Cosmin Costinaş

  • A Journal of the Plague Year

    A Journal of the Plague Year

    Cosmin Costinaş, Inti Guerrero, and Lesley Ma

    Expanded from a touring exhibition originated at Para Site in 2013, this book critically analyzes historical and contemporary imaginations and politics of fear in the face of disease and the specter of contamination in society and culture. Scholars, artists, novelists, and journalists depart from Hong Kong's history of epidemic—the most recent being the SARS outbreak of 2003, shortly followed by the tragic death of pan-Asian pop icon Leslie Cheung, and tackle the galvanizing power and the varied perceptions of contagion in the context of lingering histories, myths, anxieties, and memories across geographies. While composing a complex picture of the Hong Kong psyche, these contributions speak from a humanistic and global perspective, pointing to the intersections of urban environments and post-colonial psychology, popular culture and racism, public health and migration, national identity and art.

    Copublished with Para Site, Hong Kong

    ContributorsMichael Berry, Natalia S. H. Chan, Cosmin Costinaş, Dung Kai-cheung, Inti Guerrero, James T. Hong, Austin Ming-han Hsu, Zuni Icosahedron, Finnouala McHugh, Pak Sheung Chuen, Lawrence Pun, Shih Shu-ching, Xiaoyu Weng

    • Hardcover $36.00
  • Is the Living Body the Last Thing Left Alive?

    Is the Living Body the Last Thing Left Alive?

    The New Performance Turn, Its Histories and Its Institutions

    Cosmin Costinaş and Ana Janevski

    The choreographic turn in the visual arts from 1958 to 1965 can be identified by the sudden emergence of works created by very different visual artists in very different places—artists such as Allan Kaprow, Robert Morris, Carolee Schneeman, and Robert Rauschenberg in the United States; Lygia Pape and Hélio Oiticica in Brazil; the Gutai group in Japan; and Yves Klein in France. Each explicitly or implicitly used dance or choreographic procedures to reinvent, reimagine, and reimage how the visual arts produced and conceived its images and objects—and therefore conceived itself both as practice and as discourse. Dedicated to the renewed encounter between dance and performance and the institutions of global contemporary art, Is the Living Body the Last Thing Left Alive? proposes that a “new performance turn” has emerged in the second decade of the century, and looks at its correlations with other shifts in practices, discourses, and broader society.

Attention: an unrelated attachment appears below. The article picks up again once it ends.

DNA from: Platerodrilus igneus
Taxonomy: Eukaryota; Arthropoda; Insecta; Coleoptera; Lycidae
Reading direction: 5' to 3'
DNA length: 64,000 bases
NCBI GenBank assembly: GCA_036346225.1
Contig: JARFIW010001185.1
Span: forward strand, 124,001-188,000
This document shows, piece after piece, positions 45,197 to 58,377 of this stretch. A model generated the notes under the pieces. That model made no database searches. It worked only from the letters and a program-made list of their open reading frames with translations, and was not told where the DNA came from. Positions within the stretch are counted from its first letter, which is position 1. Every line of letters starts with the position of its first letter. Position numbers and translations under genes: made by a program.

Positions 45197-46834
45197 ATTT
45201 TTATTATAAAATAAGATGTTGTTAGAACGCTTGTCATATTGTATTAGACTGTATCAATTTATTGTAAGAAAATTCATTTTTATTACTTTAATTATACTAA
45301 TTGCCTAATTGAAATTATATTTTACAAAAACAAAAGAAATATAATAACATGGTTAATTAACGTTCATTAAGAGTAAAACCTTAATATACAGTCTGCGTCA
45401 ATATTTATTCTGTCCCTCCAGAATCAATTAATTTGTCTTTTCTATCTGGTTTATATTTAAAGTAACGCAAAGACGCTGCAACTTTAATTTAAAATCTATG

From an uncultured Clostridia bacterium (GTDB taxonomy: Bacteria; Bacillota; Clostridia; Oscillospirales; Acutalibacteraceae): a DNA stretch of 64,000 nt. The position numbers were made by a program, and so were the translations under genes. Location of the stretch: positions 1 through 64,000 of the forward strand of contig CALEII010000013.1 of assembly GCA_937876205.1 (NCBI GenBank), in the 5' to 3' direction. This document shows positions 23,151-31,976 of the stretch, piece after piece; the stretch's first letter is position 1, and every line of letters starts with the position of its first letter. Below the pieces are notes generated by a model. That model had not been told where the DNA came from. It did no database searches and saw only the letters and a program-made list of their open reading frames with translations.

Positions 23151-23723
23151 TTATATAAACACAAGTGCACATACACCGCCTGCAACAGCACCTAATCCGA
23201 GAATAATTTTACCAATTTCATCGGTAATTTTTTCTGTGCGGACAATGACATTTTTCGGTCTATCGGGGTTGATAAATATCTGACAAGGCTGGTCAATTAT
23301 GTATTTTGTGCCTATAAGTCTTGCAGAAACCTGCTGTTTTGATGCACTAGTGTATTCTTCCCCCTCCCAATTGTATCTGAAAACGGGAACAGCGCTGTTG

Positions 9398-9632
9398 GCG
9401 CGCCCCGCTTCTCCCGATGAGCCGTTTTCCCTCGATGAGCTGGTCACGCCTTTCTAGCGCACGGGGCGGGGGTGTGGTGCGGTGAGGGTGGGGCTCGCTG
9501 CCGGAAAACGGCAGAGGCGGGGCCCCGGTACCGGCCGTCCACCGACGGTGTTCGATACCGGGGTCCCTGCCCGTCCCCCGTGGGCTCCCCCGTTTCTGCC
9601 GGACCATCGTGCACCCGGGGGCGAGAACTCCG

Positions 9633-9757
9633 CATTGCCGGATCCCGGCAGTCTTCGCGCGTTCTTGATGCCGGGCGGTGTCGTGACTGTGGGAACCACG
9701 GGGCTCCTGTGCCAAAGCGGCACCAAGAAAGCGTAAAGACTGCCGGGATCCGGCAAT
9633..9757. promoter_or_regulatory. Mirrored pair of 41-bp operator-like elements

The new performance turn is closely related to, on one hand, the increasing tendency to bring contemporary dance into the museum, with more artists working in and around dance, and more museums, art centers, and biennials striving to deepen their commitment to performance in order to develop new aesthetic forms and new modes of production; on the other hand, this “turn” is also related to specific developments in dance and choreography that took place in the mid-1990s. This publication tries to think about performance as more than a medium, beyond its liveness and ephemerality, and rather as a series of questions and reflections about how art mediates social relations among people.

    Is the Living Body the Last Thing Left Alive? is expanded from the eponymous 2014 conference organized by Para Site.

    Copublished by Para Site, Hong Kong

    ContributorsBelkis Ayón, Claire Bishop, Boris Buden, Amy Cheng, Bojana Cvejić, Adrienne Edwards, Patrick D. Flores, Gauri Gill, Simryn Gill, Inti Guerrero, Tetsuya Ishida, Eisa Jocson, Firenze Lai, André Lepecki, Xavier Le Roy, Miguel A. López, Carol Yinghua Lu, Rabih Mroué, Ruth Noack, Fernanda Nogueira, Manuel Pelmuș, Goran Sergej Pristaš, Nelly Richard, David Riff, Emily Roysdon, Simon Soon, Mårten Spångberg, Catherine Wood, Yangjiang Group, Anthony Yung

    • Hardcover $49.95
  • Taiping Tianguo—A History of Possible Encounters

    Taiping Tianguo—A History of Possible Encounters

    Ai Weiwei, Frog King Kwok, Tehching Hsieh, and Martin Wong in New York

    Doryun Chong and Cosmin Costinaş

    “Taiping Tianguo: A History of Possible Encounters,” a touring exhibition organized by Para Site, Hong Kong, began as a series of questions: How did Ai Weiwei, Frog King Kwok, Tehching Hsieh, and Martin Wong—four artists of Chinese heritage hailing from mainland China, Hong Kong, Taiwan, and San Francisco, respectively—all end up in New York in the heady 1980s? Did they know one another? By considering them together, what might we learn about their practices and the storied time and place in art history? With nuanced glimpses of the artists' overlapping experiences, networks, and friendships, this book makes a unique contribution to a critical reading not only of New York art of the 1980s, but also of nascent contemporary Chinese art in the advent of the globalization of the art world.

    Copublished with Para Site, Hong Kong

    ContributorsBarry Blinderman, Doryun Chong, Cosmin Costinaş, Mark Dean Johnson, Christina Li and Yung Ma, Xavier Le Roy, Tang Fu Kuen, Anton Vidokle, Lydia Yee, Anthony Yung

    • Paperback $28.00